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Taiwan earthquake: an earthquake scientist on what we know so far and what may happen next

Earlier today, a major earthquake of magnitude 7.4 struck the central east coast of Taiwan, roughly 20 kilometres south of the city of Hualien.

Locals near the epicentre described severe to violent ground shaking during the quake – strong enough to make standing and driving a vehicle difficult. It was reportedly felt across the country, as well as in neighbouring China.

So, what do we know so far about the quake and what the impacts may be?

Death and damage

News outlets have reported at least four people have died and dozens were injured as a result of the quake.

While much of Taiwan’s population lives on the west coast of the country, Hualien City is one of the largest population centres on the east coast. Its population is roughly 100,000.

Building damage has been reported in the region near the epicentre of the earthquake, including in Hualien City.

Landslides also occurred along the mountainous central east coast.

A tsunami warning was issued for Taiwan and nearby countries including Japan and the Philippines. At the time of writing, a 30 cm tsunami was reported along the south coast of Japan. This would have shown up as a noticeable swell on the shore but is unlikely to cause significant damage.

The biggest surge in a tsunami is not always the first surge so it is possible a larger tsunami wave may eventuate, but as time passes this becomes increasingly unlikely.

Was there any warning?

Although earthquakes cannot be predicted, Taiwan has an early warning system.

This system detects ground shaking as it happens in the epicentral region, and immediately sends an alert which travels faster than the seismic energy and associated ground shaking.

It likely provided crucial seconds of warning for those living away from the epicentre to take cover.

What kind of quake was it?

Initial estimates suggest the earthquake rupture began between 10 and 40 kilometres beneath the earth’s surface.

A shallower earthquake will generally produce stronger ground shaking than a deeper earthquake, and is therefore more likely to result in damage to nearby buildings.

The latest analysis of data from this earthquake suggests the earthquake was at the shallow end of this range, and likely produced a rupture which broke the surface. Satellite data of the Earth’s surface will tell us more about ground deformation within the coming days.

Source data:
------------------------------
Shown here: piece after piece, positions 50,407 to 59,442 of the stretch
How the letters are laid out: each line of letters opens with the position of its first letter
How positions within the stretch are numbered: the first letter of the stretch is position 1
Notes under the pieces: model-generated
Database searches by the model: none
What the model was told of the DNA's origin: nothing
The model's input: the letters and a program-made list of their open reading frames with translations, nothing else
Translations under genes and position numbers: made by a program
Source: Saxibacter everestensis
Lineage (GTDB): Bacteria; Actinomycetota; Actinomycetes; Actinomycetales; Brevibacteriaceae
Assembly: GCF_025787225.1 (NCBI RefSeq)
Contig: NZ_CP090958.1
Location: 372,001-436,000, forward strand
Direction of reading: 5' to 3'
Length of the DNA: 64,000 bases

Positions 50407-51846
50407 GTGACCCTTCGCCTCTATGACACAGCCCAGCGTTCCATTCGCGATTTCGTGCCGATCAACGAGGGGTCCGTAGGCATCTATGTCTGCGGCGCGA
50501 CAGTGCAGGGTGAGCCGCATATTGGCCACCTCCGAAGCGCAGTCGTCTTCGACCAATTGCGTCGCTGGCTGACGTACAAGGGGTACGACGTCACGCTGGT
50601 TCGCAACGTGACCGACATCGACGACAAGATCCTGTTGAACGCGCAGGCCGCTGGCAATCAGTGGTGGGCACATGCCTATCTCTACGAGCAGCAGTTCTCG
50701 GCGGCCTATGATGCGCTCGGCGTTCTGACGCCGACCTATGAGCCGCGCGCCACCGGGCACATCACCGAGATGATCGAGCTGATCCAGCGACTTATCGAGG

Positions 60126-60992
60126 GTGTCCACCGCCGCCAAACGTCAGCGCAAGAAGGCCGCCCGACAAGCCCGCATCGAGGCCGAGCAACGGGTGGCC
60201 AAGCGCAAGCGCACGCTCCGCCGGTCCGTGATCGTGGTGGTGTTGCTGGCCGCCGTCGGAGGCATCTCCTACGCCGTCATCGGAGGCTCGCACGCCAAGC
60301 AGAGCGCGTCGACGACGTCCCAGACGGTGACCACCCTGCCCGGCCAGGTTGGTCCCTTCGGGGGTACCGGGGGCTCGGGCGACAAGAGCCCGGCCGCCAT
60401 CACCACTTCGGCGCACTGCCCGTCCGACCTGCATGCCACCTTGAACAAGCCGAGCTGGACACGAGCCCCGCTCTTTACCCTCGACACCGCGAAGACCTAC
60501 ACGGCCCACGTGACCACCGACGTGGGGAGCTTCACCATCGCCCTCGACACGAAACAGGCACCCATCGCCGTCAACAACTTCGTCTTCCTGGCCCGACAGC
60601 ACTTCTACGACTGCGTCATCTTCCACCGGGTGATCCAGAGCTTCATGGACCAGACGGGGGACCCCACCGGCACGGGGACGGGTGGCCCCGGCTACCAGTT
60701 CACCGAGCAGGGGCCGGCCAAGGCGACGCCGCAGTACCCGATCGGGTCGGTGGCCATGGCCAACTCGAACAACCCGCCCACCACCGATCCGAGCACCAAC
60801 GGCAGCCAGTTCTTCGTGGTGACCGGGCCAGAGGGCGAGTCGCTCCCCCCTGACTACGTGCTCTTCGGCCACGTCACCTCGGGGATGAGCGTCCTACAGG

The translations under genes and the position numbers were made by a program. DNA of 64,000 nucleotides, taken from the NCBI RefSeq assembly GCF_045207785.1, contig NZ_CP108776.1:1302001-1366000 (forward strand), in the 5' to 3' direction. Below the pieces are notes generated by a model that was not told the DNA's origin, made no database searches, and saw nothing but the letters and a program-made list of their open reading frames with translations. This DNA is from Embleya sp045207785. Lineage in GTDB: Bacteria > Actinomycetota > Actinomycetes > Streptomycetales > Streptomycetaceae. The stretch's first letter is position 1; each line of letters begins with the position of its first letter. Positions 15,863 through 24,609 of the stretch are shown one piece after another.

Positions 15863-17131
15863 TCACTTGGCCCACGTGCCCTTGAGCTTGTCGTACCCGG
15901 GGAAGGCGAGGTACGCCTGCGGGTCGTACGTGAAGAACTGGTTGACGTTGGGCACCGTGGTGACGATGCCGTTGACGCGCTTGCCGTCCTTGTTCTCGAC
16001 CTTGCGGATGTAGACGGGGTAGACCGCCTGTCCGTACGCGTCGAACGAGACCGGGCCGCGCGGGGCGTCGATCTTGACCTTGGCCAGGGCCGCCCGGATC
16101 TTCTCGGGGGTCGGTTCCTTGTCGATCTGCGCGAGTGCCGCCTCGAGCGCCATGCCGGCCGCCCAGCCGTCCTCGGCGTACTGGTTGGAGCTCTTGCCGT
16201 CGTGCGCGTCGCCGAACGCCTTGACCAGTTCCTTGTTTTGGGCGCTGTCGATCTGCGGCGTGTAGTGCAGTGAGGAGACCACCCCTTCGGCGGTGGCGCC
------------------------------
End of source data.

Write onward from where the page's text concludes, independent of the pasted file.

The earthquake rupture occurred on a reverse fault. This is where the quake lifts up one side of the Earth’s crust relative to the other. This can produce a vertical displacement of the ocean floor, which can generate a tsunami.

Approximately three hours after the initial quake, there have already been 13 aftershocks greater than magnitude 5.0 – all large enough to produce their own ground shaking across much of the country.

Strong aftershocks may cause the collapse of buildings that were only damaged in the main shock.

A history of quakes in the area

The Hualien region has experienced earthquakes before.

In February 2018, this region produced an earthquake of magnitude 6.4, which sadly resulted in 17 deaths.

That earthquake was the main event of a sequence of seismic events in early 2018, including a foreshock of magnitude 6.1. A foreshock is an earthquake of smaller magnitude which precedes a larger earthquake in the same region within days or weeks. We don’t know a quake is a foreshock until the mainshock occurs.

According to my analysis of available earthquake data, the Hualien region experiences earthquakes bigger than magnitude 7 about once every 30 years.

The largest recent recorded earthquake in onshore Taiwan was the magnitude 7.6 Chi-Chi quake (sometimes spelled in English as the Jiji quake) that struck in 1999.

More than 2,400 people lost their lives as a result of this earthquake.

Today’s magnitude 7.4 earthquake will likely continue to produce aftershocks for days and weeks to come.

We can’t rule out the possibility today’s earthquake was not even the biggest event in this sequence, although as time passes the likelihood of a larger associated event decreases.

Where can I get more information?

Be cautious about what you see or read on social media; in the initial aftermath of a natural disaster people often share footage that actually depicts other disasters.

For updates, I recommend following Taiwan’s Central Weather Administration, which is reporting on aftershocks and tsunami warnings as more information comes to hand.

AUTHOR: Dee Ninis – Earthquake Scientist, Monash University

Dee Ninis works for Seismology Research Centre, and is Vice President of the Australian Earthquake Engineering Society.
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Taiwan earthquake: an earthquake scientist on what we know so far and what may happen next

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